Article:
What is RAP?

Residential Academic Programs, or RAPs, are small communities of new first-year and transfer students who live in the same residence hall and enroll in the same small course together. Designed as a living-learning community, RAP serves as a high impact, hallmark University initiative that has served new students and contributed to a successful transition for years.


History of RAP

The concept of Residential Academic Programs has served students at UMass Amherst since 1964. Webster Hall, with its great expansive glass windowed classroom, served as the “RAP classroom” for many years, with courses hosted by the Faculty in Residence members who lived there for years. Though the program has changed over the years to stay contemporary with UMass students' needs and evolving organizational structures, one thing remains constant: having students take classes with a small group of residential peers, taught by an instructor who cares deeply about their experience and their success, has been a recipe for long lasting positive impact.

A black&white photo from the 1950s of students seated in a residential classroom
Students from the 1960's learning in the Webster Hall classroom

In Their Own Words

For years, students have remarked about the value that being in a RAP has added to their UMass Amherst experience. At such a large institution, RAP helps students make connections right away and be introduced to staff, instructors, and peers who care about their success, challenge their ideas in and out of the classroom, and learn about integral campus resources designed to help them meet their goals.

5 reasons to join a RAP. 1. RAP students tend to achieve higher GPAs than non-RAP students. 2. RAP students are 57% more likely to continue on to their second year of college than non-RAP students. 3. RAP students are 41% more likely to graduate inn four years than non-RAP students. 4. RAP students report feeling more closely connected to their RAP peers and instructors than students in non-RAP classes. 5. RAP students report feeling more at ease and comofortable asking for help than non-RAP peers.

Students who have participated in a RAP have said:

“I didn't have any trouble settling into college life because I had such a great group of friends living not even twenty feet away from my room. It was always a great bonding experience to go to classes, study, and write papers together, and I would 100% recommend that a new first-year student join a RAP that interests them.”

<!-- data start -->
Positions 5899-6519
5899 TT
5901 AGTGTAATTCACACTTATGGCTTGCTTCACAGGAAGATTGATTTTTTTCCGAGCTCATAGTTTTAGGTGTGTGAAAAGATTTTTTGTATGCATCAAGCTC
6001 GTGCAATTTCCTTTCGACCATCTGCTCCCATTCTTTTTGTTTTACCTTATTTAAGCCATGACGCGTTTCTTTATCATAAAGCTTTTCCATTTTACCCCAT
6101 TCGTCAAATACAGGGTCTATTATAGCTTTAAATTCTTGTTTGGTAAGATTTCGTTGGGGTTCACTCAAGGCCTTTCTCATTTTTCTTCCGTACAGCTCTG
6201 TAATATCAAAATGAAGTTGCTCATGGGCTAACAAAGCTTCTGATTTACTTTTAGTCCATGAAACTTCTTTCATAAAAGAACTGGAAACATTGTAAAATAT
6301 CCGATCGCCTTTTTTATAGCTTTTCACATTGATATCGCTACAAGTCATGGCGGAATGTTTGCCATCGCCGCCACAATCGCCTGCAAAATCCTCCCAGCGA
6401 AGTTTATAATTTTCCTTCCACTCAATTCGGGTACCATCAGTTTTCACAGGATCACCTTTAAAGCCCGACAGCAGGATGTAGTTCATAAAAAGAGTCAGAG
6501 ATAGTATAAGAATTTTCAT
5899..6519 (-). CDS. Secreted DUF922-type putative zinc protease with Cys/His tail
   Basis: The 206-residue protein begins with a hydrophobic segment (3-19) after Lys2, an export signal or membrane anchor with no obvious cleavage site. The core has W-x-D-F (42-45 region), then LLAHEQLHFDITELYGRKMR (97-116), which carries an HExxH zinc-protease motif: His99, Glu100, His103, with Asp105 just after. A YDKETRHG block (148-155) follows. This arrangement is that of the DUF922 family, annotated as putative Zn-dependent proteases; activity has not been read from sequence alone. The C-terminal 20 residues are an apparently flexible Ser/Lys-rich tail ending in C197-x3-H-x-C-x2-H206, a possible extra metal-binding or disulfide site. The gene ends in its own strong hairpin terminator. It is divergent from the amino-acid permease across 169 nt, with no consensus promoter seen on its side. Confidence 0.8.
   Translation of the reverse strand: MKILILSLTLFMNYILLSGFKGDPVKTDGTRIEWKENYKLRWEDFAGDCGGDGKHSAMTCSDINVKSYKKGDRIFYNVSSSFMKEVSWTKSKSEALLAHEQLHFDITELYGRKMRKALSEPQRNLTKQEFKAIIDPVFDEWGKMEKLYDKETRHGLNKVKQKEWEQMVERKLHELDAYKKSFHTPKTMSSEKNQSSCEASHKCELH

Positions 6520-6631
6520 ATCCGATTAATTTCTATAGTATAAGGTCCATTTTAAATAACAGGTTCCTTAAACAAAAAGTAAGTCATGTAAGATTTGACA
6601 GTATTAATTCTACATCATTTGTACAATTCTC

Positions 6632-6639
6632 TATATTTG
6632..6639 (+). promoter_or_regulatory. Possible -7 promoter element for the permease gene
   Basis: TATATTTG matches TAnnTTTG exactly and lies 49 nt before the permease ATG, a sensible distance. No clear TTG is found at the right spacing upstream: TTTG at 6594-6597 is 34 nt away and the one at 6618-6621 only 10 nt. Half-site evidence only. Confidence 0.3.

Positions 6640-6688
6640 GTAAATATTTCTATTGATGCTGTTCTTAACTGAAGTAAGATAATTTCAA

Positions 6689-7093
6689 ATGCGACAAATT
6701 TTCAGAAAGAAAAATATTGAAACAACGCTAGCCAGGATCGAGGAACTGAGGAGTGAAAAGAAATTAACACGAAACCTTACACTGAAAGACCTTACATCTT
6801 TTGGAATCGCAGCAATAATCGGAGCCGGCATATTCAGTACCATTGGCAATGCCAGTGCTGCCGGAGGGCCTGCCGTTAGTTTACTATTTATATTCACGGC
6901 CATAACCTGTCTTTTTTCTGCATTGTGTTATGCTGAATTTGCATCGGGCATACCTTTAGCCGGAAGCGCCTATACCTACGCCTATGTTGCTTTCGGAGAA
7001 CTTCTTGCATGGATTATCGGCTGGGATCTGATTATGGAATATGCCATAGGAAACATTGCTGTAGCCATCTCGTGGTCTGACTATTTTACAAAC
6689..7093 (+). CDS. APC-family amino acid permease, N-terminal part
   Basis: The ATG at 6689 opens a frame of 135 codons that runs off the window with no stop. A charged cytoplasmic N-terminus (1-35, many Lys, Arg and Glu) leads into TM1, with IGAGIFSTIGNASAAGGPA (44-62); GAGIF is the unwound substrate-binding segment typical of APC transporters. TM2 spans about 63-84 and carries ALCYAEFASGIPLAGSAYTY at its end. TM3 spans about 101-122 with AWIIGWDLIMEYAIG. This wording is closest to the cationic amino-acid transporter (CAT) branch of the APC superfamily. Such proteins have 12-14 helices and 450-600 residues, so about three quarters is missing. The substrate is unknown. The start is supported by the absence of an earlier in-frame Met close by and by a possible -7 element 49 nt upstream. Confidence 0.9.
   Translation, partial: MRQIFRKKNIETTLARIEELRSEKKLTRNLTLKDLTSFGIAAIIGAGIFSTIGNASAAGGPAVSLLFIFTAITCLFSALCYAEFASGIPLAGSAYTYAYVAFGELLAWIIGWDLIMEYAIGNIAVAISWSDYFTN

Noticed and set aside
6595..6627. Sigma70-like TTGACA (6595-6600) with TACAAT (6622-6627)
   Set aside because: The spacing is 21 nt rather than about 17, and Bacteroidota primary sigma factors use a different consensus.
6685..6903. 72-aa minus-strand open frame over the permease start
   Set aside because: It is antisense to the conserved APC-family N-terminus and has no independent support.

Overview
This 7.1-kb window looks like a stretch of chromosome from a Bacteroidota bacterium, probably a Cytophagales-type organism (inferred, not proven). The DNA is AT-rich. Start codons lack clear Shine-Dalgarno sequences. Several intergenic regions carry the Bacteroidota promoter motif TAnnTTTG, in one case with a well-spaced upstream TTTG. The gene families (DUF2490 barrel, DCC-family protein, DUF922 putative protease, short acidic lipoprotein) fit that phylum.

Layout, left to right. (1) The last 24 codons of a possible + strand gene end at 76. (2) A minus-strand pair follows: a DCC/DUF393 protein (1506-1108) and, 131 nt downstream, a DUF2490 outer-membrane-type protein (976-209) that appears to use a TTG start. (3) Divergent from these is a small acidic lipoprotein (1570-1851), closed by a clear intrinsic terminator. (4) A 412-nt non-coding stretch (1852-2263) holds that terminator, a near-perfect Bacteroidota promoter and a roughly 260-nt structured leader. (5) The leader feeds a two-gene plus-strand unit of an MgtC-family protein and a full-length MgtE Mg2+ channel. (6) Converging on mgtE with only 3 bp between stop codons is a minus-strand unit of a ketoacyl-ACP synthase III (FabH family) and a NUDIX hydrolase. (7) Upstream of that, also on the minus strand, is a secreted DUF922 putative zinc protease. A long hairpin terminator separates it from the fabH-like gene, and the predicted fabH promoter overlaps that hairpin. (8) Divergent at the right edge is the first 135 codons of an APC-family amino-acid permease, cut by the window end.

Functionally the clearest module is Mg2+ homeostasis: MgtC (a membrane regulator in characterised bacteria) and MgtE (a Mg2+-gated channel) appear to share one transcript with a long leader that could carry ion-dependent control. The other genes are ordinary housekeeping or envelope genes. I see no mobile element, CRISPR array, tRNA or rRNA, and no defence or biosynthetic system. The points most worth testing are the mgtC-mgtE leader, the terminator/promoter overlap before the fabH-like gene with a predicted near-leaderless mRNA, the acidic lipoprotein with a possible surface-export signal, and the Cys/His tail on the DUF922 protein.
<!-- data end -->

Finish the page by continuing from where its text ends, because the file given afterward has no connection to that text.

“Having all of us in a class together and live on the same floor created a strong sense of community throughout the group. It was nice to have something in common with most of the people on your floor because it creates a common ground for everyone to bond about.”

“I really enjoy the community aspect of the RAP course. The instructor is very kind and is very knowledgeable in the field. What's normally a large lecture course has been condensed into a class of thirty students. It makes class more intimate and facilitates class discussion better. It also helps that we all live on the same floor. We have been able to bond over this course together and we are able to help each other out when we are struggling.”

“I always had my RAP as the foundation for the house that I would build for myself at UMass and I’m so happy I did it!”


RAP Goals

  • Support students in achieving a smooth transition to college life

  • Provide students with the opportunity to develop lasting connections with their peers and RAP instructors

  • Inform students of the resources and opportunities that are available at UMass Amherst

  • Help students embrace the relationship between healthy living strategies and academic and personal success
     
  • Guide students in the development of various skills to achieve success in college and beyond